My own first experience with stinging nettle was years ago while browsing books along Harbord, a street in Toronto that was once known for an abundance of quality used book shops. I have a sensory impulse towards plants and flowers that sometimes gets me into trouble. I find it especially difficult to walk past an herb without touching and then lifting my hand to my nose to take in the scent. During the growing season I must carry out this involuntary action dozens of times per day as I travel the length of my own garden, reaching, grasping, and inhaling as I move. That day on Harbord Street, I approached a cluster of herb seedlings that had been set out for sale. And, as is my way, I reached out to touch and smell the plants, almost without thinking. One plant had the textured appearance of catnip, and in one quick, involuntary action, I reached out and brushed a leaf between my fingers and quickly brought the hand up to my nose. There was no smell, but there was something else. Something foreign and surprising. “Pain! My god, the pain!” I was shocked and a little bit outraged. “What in the wha… is happening?” A quick glance at the tag and I knew this was not catnip. This was something else entirely.

Having made such a strong first impression, I was quick to do some research to learn about this demon plant and why on earth anyone would want to purchase and grow it. The first bits of info I gleaned referred to its use as a remedy for rheumatoid arthritis. Sufferers make contact between the fresh leaves and their swollen and stiffened joints to help ease the pain and swelling. [Mother Earth News has a good article about this.] I also read about how priests used it for religious rites — i.e the urtication referred to in the plant’s Latin name.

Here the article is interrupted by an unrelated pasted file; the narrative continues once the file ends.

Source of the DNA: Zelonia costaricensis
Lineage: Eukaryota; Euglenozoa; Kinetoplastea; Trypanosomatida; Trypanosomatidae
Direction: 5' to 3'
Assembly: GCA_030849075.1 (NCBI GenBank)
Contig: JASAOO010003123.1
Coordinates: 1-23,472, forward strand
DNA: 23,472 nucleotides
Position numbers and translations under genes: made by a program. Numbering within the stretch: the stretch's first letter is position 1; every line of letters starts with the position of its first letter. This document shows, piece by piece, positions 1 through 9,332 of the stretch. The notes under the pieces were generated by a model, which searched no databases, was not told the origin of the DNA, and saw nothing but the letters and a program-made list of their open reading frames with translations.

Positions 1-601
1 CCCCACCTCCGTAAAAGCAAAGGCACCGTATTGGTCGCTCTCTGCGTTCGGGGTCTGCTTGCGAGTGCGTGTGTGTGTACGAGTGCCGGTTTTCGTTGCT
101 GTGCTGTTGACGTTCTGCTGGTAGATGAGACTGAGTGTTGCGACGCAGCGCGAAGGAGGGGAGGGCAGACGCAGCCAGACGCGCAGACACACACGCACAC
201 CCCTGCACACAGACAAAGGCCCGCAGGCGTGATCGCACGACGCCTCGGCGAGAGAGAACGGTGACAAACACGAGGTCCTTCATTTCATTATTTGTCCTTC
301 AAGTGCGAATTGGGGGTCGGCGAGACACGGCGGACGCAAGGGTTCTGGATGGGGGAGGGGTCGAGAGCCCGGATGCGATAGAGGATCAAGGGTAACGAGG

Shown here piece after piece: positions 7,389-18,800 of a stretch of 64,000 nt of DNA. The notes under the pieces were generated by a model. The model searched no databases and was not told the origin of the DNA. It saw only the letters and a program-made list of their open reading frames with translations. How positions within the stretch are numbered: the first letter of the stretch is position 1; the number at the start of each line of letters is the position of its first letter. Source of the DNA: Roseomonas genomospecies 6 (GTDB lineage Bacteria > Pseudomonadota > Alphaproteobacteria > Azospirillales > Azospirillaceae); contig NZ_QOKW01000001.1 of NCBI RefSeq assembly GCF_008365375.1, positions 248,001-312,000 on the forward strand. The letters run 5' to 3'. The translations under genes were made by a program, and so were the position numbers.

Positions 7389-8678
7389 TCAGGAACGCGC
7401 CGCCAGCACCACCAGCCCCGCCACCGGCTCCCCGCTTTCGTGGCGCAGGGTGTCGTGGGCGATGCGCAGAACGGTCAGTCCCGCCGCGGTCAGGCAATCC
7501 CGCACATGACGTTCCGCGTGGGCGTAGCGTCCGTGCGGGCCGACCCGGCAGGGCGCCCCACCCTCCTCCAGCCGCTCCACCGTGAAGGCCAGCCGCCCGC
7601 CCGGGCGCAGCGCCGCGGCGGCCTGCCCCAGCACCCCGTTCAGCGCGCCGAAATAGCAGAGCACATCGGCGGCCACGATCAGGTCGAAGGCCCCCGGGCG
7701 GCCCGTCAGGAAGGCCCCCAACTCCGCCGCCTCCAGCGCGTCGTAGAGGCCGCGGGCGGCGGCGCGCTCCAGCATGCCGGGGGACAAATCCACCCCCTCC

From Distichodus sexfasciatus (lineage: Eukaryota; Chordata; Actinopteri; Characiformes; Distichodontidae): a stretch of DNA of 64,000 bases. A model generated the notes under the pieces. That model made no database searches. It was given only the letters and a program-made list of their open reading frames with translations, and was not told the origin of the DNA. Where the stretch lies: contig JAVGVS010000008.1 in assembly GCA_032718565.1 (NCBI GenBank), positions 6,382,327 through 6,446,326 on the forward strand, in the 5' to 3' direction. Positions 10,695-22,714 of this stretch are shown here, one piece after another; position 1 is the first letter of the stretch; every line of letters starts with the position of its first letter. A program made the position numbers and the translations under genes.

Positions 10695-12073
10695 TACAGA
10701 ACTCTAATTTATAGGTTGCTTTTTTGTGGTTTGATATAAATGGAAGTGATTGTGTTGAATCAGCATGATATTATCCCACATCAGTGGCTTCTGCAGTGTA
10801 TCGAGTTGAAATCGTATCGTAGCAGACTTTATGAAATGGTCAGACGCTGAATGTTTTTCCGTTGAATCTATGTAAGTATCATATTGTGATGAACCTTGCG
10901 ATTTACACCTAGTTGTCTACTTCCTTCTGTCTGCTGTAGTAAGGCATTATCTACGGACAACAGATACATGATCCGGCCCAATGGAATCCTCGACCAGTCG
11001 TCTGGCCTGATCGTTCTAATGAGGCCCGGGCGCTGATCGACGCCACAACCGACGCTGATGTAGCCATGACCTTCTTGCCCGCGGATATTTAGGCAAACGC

These late-season plants have started to produce flowers and seeds. They are not good for eating, but can be used to make a nutrient-rich fertilizer tea for your potted plants.

How I Grow, Harvest, and Use Stinging Nettle

Eventually, I learned that along with dandelion, chickweed, and a host of common “weeds,” stinging nettle is a fantastic dynamic accumulator, a plant that pulls nutrients and minerals up from the soil into their leaves. This makes them a powerfully nutritive spring tonic, as well as a free source of fertilizer for other plants. In the early spring I forage small quantities from wild locations as well as harvest from my own garden.

I never intended to grow nettles at home. Finding a safe, out of the way space where I wouldn’t be stung is tricky in a small, urban yard. And nettles spread. A lot. My patch got started a few years back when a volunteer appeared in the pot of a small tree I had purchased. I couldn’t toss it into the composter and ended up planting it into a small, raised bed near the back fence where there is summer shade once the tall and thick clematis vines come in. A few years later and they’ve pretty much commandeered the box. In the wild I often find nettles growing in the moist soil adjacent to waterways. I don’t have any creeks or ditches running through my urban plot, but the plant is quite adaptable and doesn’t seem to mind roadsides and wastelands as long as the soil has decent nitrogen content. I’ve had little trouble keeping it happy within the boundaries of a raised bed. I just make sure to replenish the soil each spring with a layer of compost. My friend Laurie grows it in a big pot on her roof and says that she’s had trouble with powdery mildew. I think the problem here may be that the plant’s greedy roots overgrow the pot, creating problems with air circulation, drought, and nutrient loss. My suggestion to avoid this problem is to upend the container at the end of each season and pull out the excess roots. Stinging nettle is a hardy plant so as long as the pot is not made of a breakable material, it can stay outdoors year-round.